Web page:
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Make sure you know the second shot

Posted by Mark Bennett on March 2, 2013


4223373030_df7722f9f7_bTONY MENDEZ: Can you can teach somebody to be a director in a day?

JOHN CHAMBERS: You can teach a rhesus monkey to be a director in a day.

- from the movie, “Argo”

Ben Affleck received a Golden Globe for Best Director for “Argo” and was interviewed on NPR’s Fresh Air. It’s a great interview and Affleck comes across as very intelligent and articulate and relates some interesting and funny stories about making Argo and about his career. One of the stories was about his experience as a first time director of “Gone Baby Gone.” Interviewer Terry Gross asked him what it was like as a first time director. Affleck talked about some advice he got from Kevin Costner, who had received an Oscar for directing his first film, “Dances with Wolves”:

AFFLECK: Yeah. I talked to – the one advantage I had is I could talk to other people who have done it. And I remember talking to Kevin Costner and saying, like, what do I do? I’m going to direct a movie. Kevin said: Make sure that on your first day, you know what your second shot is. And I was, like, what you mean? He said, everyone goes there and knows what their first shot is, and they do the first shot, and all of a sudden think: What am I going to do now? He’s, like, make sure you know the second shot, and that’ll get you rolling into, you know, we’re going to do this. We finished that. OK, guys, let’s go over here. And now the crew trusts you.

A director is very often seen as a leader in that people and resources must be guided towards the completion of a project that achieves a vision. Costner’s advice to “make sure you know the second shot” is good advice that is delivered well. As a leader, you need to have some kind of a plan for how you are going to achieve a goal and knowing what you think you will do after the first step is the best sign that you have at least some sort of plan. And as a leader, the people you lead need to see that you have some sort of a plan. The way Costner delivered that advice was also good; he made it concrete and put it in the language of what Affleck was trying to be a leader in – making movies.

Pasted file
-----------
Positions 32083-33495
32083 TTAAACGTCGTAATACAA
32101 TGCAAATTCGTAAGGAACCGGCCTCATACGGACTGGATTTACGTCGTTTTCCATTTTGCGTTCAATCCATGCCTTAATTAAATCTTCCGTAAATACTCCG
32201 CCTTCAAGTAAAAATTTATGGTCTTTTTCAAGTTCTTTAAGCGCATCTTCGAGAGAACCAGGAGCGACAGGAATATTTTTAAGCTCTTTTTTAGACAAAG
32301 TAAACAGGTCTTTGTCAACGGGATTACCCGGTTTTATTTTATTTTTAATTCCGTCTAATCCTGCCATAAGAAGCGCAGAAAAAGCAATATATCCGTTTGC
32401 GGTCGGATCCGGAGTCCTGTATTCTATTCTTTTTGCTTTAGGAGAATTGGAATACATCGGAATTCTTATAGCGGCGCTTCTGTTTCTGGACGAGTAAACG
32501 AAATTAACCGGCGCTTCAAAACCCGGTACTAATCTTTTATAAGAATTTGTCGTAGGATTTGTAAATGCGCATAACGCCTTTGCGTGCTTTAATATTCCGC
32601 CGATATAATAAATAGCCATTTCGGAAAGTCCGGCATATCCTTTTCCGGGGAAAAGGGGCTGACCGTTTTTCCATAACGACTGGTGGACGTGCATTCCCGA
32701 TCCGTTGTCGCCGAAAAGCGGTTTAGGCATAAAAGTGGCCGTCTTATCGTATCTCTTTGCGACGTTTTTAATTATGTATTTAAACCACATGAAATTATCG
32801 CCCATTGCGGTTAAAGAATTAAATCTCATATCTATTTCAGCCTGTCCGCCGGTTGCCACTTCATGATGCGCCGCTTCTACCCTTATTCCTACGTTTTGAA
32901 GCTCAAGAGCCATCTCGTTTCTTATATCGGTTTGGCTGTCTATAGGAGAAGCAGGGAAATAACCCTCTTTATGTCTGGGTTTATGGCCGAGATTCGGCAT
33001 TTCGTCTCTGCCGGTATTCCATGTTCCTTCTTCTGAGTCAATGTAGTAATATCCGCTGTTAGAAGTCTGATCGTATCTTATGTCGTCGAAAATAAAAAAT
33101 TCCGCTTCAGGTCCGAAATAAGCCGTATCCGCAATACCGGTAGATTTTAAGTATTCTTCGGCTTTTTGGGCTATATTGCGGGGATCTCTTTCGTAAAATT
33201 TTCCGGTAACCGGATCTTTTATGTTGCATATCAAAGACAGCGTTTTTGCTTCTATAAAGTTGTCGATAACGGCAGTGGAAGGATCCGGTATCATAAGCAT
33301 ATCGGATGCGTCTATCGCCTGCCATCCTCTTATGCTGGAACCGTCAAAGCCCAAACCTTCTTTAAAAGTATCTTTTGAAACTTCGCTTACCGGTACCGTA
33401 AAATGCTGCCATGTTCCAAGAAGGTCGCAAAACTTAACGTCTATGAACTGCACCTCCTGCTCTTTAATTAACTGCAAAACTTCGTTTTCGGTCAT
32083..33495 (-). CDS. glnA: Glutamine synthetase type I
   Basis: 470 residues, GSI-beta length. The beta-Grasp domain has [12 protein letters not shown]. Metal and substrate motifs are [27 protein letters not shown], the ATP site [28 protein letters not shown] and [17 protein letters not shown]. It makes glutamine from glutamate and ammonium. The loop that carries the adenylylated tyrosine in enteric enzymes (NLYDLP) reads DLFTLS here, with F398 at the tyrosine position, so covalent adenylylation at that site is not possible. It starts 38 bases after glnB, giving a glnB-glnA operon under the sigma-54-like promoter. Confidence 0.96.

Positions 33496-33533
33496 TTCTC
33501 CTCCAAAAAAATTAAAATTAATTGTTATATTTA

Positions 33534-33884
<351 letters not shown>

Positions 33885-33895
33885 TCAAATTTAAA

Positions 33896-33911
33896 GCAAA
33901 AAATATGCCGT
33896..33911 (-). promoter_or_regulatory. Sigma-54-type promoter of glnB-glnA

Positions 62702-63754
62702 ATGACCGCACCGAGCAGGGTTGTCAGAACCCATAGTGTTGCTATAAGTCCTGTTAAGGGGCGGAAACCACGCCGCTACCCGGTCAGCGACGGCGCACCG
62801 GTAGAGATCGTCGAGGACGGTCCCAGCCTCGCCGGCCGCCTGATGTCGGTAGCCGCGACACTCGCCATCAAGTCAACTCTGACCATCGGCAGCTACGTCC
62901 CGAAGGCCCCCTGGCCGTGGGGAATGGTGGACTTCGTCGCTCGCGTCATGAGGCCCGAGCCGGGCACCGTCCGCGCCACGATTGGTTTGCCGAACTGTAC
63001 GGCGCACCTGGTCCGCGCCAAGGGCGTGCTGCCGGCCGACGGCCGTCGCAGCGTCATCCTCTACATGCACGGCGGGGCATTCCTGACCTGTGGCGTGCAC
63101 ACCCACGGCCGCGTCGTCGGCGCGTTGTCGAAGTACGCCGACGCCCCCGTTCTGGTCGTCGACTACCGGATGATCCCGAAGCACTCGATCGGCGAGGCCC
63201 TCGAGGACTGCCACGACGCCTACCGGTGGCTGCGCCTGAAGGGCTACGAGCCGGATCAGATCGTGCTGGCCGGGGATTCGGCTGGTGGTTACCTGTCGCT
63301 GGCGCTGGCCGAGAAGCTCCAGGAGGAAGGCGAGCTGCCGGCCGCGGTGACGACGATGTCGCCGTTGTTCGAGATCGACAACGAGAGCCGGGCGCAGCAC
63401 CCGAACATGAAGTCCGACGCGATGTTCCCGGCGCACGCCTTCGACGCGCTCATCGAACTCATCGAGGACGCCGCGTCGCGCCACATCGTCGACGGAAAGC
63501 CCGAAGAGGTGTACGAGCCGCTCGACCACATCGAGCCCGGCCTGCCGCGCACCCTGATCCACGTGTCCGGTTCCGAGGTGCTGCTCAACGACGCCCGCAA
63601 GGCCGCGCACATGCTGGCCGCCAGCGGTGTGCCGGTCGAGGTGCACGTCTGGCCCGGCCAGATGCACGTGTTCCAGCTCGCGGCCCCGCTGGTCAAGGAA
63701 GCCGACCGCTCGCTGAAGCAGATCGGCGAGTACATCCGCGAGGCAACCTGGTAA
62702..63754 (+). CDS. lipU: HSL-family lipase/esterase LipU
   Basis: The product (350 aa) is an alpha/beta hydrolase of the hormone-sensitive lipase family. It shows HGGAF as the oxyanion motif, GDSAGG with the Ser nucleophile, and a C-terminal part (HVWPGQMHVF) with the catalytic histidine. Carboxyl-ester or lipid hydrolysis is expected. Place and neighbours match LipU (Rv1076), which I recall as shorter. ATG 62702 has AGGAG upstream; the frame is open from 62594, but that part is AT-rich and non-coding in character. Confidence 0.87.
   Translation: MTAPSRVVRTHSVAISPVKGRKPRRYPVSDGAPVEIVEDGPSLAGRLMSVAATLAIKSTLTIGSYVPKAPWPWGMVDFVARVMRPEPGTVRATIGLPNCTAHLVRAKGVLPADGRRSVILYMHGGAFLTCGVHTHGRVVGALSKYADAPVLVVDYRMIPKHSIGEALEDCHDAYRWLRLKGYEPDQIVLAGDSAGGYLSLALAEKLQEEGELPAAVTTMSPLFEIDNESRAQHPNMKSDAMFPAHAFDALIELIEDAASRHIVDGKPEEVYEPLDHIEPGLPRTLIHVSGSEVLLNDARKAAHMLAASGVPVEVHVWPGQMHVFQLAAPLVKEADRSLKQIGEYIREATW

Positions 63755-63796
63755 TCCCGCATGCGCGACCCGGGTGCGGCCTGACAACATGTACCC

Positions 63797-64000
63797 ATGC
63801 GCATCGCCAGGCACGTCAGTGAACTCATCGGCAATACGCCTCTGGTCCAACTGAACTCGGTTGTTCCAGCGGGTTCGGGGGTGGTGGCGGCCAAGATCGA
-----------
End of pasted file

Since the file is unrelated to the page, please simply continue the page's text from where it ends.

So often, you read a book about Leadership and the concepts, like “have a plan”, are stuck in abstraction. You think, “yeah, a plan makes sense.” But then you don’t know how that translates into specific behaviors for your particular situation and you ask, “What does that mean I’m supposed to do?”

If you are a first-time leader or even an experienced leader in a circumstance that you are not familiar with, find that person who has experience and get that concrete advice that describes what behaviors you need to do to demonstrate leadership in this particular situation. If you are offering advice, make sure you give it in concrete terms that the recipient can act upon.

Photo by jinterwas

4 Responses to “Make sure you know the second shot”

  1. Wonderful tip!

  2. Meg Bear said

    OMG this is exactly right – if you can define the first two steps people will trust you enough that you can buy time to sort out step 3. I do this all the time. So well articulated.

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